Publications:

    • Lohdi N, Tulin AV. 2011.  PARP1 Genomics: Chromatin Immuno-precipitation Approach using Anti-PARP1 Antibody (ChIP and ChIP-seq).  Methods Mol Biol. 780: 191-208.
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  • Poly(ADP-Ribosyl)ating Enzymes in Aging Control

    In a eukaryotic organism, the progression of aging is associated with molecular changes that regulate the transcriptional activation of age-related genes, the capacity for DNA repair, programmed cell death, and a number of other vital processes.  Accelerated by environmental stress and damage accumulation, such changes ultimately lead to an exponential increase in frailty and morbidity, and ultimately control the lifespan of an organism. Poly(ADP-ribosyl)ation of proteins has long been known as a posttranslational modification that is coupled to DNA repair and apoptosis triggering. Recently, the crucial role of PARPs in a number of developmentally regulated processes, including chromatin remodeling, transcriptional regulation, and telomere elongation has also been recognized.  

    We plan to investigate how the regulation of a single pathway, the turnover of poly(ADP-ribose) (pADPr), achieves the linkage between transcriptional regulation of specific genes on the one hand and organismic aging and longevity on the other.  Our preliminary results show that PARP1 activity is significantly elevated in aging Drosophila.  A considerable extension of the lifespan was observed for a fly strain that has only one copy of the PARP1 gene when compared with wild type flies that carry two copies of this gene.  We have also demonstrated that PARG/PARP1 controls the activation of a number of age specific genes.  Knockdown of these genes leads to a pronounced extension of life, whereas ectopic expression of these genes in young flies causes premature aging and death.  Additionally, we found that degree of poly(ADP-ribosyla)ation of Lamin C--a protein involved in transcriptional silencing--is increased in old flies.  These findings allow us to propose that PARP1 protein is a principal regulator of the aging program in Drosophila that controls aging program via regulation of transcription of age associated genes.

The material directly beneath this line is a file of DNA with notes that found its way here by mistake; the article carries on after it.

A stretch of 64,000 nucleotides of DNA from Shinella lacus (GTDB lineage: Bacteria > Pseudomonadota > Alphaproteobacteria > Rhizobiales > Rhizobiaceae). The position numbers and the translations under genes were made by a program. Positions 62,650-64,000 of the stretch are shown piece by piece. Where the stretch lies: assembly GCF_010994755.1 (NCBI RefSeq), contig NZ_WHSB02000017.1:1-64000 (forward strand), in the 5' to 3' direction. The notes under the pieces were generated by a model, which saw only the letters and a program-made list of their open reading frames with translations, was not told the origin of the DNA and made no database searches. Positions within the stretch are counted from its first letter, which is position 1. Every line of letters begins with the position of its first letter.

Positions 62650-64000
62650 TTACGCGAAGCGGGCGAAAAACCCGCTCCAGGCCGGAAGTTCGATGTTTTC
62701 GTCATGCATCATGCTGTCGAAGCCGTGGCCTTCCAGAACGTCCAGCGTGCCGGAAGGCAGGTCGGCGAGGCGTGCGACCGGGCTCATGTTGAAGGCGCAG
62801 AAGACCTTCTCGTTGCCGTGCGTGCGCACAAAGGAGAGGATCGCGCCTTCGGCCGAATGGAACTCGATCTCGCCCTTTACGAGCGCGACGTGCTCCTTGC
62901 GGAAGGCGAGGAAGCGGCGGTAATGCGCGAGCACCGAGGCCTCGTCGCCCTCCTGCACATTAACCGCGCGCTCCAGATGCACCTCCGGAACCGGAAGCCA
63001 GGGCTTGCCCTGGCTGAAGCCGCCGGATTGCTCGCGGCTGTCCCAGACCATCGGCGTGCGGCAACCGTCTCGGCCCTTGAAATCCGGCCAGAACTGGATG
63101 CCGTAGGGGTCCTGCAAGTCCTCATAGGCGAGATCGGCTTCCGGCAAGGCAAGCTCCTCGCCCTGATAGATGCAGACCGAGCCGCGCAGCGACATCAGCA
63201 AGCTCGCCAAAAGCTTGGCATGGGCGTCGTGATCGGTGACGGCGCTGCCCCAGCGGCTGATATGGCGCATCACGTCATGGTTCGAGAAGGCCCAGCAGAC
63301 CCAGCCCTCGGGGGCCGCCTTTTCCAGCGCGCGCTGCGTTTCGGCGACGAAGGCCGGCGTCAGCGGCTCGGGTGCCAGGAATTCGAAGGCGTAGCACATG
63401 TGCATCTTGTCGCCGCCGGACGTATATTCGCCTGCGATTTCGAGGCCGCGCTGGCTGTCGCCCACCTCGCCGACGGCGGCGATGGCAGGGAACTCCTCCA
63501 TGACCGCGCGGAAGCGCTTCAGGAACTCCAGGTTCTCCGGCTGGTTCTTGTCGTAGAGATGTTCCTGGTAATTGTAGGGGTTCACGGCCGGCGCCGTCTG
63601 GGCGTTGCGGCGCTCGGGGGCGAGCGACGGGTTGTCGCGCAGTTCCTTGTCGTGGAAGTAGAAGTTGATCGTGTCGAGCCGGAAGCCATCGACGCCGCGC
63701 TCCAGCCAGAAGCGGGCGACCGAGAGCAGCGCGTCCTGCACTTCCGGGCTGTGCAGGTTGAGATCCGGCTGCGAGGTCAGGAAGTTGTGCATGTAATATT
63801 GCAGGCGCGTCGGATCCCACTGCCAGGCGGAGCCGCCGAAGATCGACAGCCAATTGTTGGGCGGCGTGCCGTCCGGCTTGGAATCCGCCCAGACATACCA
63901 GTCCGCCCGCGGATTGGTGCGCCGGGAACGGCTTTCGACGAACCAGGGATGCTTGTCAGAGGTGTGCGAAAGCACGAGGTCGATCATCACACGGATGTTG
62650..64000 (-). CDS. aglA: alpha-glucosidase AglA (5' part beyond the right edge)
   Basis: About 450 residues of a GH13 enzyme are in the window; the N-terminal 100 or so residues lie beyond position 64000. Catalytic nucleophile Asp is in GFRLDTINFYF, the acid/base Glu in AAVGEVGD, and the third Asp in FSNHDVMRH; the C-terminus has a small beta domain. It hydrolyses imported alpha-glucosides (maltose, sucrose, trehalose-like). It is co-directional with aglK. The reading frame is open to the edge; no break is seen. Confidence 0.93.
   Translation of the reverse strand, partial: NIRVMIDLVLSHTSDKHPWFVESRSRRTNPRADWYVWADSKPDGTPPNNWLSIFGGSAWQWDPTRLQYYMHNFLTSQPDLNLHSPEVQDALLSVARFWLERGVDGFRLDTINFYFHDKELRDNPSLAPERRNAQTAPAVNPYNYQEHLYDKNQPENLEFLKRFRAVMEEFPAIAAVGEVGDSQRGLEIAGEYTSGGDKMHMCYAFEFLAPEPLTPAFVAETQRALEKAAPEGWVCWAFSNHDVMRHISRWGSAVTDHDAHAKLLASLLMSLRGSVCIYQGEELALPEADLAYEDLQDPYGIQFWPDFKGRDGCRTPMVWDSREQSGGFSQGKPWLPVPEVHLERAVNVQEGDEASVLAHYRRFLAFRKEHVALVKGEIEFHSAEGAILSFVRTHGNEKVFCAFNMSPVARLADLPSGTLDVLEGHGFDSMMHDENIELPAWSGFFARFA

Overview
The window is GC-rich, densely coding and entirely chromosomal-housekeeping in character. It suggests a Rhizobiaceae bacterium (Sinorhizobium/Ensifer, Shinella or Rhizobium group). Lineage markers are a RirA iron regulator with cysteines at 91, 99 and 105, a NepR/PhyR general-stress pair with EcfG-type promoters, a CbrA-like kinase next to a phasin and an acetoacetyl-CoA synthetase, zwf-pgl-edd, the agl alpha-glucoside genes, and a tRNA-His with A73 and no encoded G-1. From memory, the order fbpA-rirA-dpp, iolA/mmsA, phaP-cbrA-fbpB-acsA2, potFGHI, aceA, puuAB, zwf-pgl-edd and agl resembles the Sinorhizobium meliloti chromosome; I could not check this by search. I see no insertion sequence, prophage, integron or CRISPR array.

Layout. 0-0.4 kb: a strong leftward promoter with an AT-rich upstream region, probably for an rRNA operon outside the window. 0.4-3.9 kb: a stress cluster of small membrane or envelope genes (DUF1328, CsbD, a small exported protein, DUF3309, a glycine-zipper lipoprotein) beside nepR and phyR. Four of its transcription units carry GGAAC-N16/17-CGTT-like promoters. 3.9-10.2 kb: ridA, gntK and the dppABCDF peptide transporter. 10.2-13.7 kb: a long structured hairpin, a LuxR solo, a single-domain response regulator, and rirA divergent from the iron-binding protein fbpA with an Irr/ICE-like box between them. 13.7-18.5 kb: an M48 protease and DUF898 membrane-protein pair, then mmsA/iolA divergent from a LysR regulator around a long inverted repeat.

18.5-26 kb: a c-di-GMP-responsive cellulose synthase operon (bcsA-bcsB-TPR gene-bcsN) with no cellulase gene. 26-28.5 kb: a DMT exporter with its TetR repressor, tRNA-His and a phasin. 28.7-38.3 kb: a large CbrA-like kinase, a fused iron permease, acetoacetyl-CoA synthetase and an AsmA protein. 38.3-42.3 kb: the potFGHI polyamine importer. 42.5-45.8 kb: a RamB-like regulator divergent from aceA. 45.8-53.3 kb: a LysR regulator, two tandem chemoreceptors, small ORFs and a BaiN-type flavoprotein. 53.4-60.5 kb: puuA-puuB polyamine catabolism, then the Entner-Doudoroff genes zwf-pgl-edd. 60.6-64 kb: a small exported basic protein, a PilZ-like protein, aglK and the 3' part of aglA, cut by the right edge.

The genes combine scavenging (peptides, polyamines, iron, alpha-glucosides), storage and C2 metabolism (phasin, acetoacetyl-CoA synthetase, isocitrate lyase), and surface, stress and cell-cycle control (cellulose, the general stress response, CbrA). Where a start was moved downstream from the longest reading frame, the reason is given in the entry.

Publications in preparation.

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  • New Approach to Identifying Poly(ADP-Ribose) Polymerase Inhibitors